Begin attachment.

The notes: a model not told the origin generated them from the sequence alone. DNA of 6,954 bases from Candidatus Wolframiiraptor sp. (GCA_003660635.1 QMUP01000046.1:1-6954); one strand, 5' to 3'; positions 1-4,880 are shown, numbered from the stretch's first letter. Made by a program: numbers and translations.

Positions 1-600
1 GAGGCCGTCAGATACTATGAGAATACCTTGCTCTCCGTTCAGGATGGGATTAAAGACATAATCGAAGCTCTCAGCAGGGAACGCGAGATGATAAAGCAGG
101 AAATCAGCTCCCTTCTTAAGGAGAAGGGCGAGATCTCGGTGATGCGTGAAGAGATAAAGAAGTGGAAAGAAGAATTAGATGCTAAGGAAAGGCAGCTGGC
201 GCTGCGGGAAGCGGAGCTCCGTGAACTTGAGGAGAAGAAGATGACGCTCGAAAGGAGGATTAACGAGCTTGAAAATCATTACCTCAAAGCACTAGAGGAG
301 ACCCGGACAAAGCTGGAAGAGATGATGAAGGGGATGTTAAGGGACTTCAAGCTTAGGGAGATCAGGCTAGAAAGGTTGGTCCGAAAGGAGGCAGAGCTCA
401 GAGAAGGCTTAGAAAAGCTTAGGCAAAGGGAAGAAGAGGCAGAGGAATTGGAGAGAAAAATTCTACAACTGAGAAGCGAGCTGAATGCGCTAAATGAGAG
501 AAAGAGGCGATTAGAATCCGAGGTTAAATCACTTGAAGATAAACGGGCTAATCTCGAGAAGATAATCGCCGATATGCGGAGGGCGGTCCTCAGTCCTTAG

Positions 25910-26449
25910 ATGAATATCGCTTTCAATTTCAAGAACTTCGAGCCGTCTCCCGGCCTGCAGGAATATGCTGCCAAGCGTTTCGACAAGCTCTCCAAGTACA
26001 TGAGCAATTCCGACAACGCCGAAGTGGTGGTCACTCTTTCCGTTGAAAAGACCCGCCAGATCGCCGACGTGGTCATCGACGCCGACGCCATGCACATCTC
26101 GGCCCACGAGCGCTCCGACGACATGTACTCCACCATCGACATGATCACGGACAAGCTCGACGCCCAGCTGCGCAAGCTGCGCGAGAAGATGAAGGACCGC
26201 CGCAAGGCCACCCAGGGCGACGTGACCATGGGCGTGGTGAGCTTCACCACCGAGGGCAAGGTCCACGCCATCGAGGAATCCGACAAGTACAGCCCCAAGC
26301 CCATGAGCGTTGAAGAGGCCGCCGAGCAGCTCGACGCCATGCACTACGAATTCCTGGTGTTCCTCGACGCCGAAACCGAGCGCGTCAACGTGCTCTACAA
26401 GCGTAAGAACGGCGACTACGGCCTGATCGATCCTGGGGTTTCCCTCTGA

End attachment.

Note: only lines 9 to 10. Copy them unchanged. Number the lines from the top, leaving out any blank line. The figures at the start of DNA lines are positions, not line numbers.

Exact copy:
Positions 25910-26449
25910 ATGAATATCGCTTTCAATTTCAAGAACTTCGAGCCGTCTCCCGGCCTGCAGGAATATGCTGCCAAGCGTTTCGACAAGCTCTCCAAGTACA